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USA to "Mediate" for S.E.Asia Against China [Copy link] 中文

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Post time 2010-7-27 02:15:36 |Display all floors
Oil, ad nauseum...

Of course it is in the interest of USofA to mediate on behalf of S.E.Asian countries against China.

S.E.Asian countries like Vietnam, Brunei, Malaysia, Taiwan, Indonesia  and the Philippines make territorial claims in South China Sea, where they believe there is oil.

It is a political bonanza for USofA if these S.E.Asian countries were beholden to it for helping them to make their territorial claims and offering them military support in case the anaemic PLA-Navy intervenes. It is much easier for USofA to deal with these small S.E.Asian countries than with China.

China can of course dial up the intensity of guerrilla warfares in these S.E.Asian countries so that any outright annexation will become self-defeating. They are no models of economic and social stability

But yes, absolutely, no two ways about it. PLA-Navy is too weak to make much of a difference.

Blind Freddie could see that coming. Should be interesting.

Si vis pacem, para bellum or as Teddy Roosevelt put it: "Speak softly and carry a big stick; you will go far".
China Warns U.S. Against Wading Into Islands Dispute
By ANDREW JACOBS
Published: July 26, 2010

BEIJING — The Chinese government reacted angrily on Monday to an announcement by Secretary of State Hillary Rodham Clinton that Washington might step into a long-simmering territorial dispute between China and its smaller neighbors in the South China Sea.

Speaking Friday during a forum of Southeast Asian countries in Vietnam, Mrs. Clinton apparently surprised Beijing by saying the United States had a “national interest” in seeking to mediate the dispute, which involves a smattering of 200 islands, islets and coral outcroppings that are claimed by China, Vietnam, Brunei, Malaysia, Taiwan, Indonesia and the Philippines.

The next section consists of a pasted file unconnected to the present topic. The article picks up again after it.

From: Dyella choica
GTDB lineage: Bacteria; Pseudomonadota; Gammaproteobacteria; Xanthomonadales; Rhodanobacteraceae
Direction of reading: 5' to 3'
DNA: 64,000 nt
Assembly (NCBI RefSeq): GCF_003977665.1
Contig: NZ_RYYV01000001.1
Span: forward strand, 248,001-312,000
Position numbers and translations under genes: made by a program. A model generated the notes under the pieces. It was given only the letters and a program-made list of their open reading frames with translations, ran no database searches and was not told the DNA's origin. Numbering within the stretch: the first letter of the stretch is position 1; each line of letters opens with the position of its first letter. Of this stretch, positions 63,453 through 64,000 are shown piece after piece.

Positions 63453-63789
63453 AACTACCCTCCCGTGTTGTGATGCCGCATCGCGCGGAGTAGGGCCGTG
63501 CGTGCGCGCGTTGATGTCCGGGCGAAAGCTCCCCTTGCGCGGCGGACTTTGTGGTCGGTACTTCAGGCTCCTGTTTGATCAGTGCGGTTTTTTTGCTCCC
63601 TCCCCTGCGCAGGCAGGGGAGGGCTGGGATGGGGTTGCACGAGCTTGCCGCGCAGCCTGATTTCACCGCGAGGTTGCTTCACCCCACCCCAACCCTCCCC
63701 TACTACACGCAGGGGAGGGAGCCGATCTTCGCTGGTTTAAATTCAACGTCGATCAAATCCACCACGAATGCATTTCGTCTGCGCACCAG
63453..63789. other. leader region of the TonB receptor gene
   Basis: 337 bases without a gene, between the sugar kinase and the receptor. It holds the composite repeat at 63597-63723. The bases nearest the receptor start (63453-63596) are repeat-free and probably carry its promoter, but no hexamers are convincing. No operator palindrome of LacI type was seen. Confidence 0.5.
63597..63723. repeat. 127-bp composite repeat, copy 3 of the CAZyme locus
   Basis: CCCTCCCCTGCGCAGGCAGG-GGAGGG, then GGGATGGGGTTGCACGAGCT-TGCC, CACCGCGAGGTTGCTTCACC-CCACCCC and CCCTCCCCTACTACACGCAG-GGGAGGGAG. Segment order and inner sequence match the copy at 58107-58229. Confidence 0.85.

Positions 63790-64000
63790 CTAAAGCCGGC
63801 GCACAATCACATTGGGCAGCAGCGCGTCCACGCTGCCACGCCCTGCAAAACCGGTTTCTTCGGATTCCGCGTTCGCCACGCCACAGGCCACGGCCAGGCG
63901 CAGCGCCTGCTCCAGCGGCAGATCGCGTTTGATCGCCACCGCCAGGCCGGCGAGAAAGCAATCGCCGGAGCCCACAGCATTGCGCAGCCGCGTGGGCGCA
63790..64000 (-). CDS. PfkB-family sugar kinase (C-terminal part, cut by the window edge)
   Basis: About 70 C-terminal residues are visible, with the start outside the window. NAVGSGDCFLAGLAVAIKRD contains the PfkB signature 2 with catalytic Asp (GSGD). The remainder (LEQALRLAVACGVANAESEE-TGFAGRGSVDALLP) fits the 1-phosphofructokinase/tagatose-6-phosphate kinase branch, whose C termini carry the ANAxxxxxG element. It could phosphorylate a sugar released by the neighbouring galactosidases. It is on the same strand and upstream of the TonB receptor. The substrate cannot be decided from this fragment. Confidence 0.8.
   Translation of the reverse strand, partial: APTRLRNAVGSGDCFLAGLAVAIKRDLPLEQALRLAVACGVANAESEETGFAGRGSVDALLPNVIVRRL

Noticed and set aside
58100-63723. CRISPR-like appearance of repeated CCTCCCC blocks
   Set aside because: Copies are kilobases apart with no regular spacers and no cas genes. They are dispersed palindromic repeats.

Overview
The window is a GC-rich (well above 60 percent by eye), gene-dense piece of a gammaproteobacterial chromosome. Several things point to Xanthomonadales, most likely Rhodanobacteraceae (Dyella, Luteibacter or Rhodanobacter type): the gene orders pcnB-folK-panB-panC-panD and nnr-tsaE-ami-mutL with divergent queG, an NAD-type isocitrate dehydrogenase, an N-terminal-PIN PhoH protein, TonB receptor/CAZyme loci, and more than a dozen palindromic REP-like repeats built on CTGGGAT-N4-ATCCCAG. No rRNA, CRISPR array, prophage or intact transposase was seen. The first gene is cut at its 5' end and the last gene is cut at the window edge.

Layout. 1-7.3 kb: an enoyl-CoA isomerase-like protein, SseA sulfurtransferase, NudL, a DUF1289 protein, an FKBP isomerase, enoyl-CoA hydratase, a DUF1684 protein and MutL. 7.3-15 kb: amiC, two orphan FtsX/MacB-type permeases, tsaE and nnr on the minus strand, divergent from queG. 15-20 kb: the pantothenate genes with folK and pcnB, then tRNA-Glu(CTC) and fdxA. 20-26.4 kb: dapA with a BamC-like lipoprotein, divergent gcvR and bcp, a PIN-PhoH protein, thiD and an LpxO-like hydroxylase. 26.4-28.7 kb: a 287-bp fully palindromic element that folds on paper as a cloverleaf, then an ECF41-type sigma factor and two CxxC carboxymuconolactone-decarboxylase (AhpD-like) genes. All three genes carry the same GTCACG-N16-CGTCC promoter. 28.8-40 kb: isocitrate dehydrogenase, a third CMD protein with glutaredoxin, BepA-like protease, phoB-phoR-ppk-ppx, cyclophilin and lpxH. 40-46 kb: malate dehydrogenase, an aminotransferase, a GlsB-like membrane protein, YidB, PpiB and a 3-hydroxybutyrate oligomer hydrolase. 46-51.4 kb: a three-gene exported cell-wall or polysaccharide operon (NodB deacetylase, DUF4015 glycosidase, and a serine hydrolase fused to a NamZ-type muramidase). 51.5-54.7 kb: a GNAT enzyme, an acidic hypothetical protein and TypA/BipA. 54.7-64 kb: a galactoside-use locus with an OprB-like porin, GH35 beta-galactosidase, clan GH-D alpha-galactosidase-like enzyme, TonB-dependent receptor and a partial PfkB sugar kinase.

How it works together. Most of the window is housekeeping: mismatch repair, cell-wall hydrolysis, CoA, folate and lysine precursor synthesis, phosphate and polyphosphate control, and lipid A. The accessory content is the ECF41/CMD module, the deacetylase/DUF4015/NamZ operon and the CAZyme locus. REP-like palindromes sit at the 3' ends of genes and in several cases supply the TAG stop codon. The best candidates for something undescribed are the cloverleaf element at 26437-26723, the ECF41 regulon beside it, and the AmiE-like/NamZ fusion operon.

( Cestmoi: Of course it is in the interest of USofA if these S.E.Asian countries are beholden to it for their territorial claims, especially where there is oil. But they should also think about the consequences. USofA is stretched militarily. )

Foreign Minister Yang Jiechi of China warned the United States against wading into the conflict, saying it would increase regional tensions.

...


Web Links
http://www.nytimes.com/2010/07/27/world/asia/27china.html
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Post time 2010-7-27 13:55:33 |Display all floors
Sometimes I wish China's navy would modernize faster so that China does not get picked on by the United States. If China is the second largest economy in the world, why can't China spend as much as the US on military?

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Post time 2010-7-27 14:30:57 |Display all floors

Reply #2 sky_net's post

gas and oil.
very big deposit, i reckon!
it's the energy that drove USA to be no.1, like coal and the oceans drove UK to be No. 1!

TEXAS!

ha ha ha

Green DRagon
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Post time 2010-7-27 19:07:01 |Display all floors
US Rejects Chinese Claims to Spratly Islands

Clinton Insists US 'National Interest' at Stake
by Jason Ditz, July 23, 2010

The United States has rejected the claims of the Chinese government to territorial control of a number of tiny islands in the South China Sea, with Secretary of State Hillary Clinton insisting the US had a strong “national interest” in ensuring the islands remain open.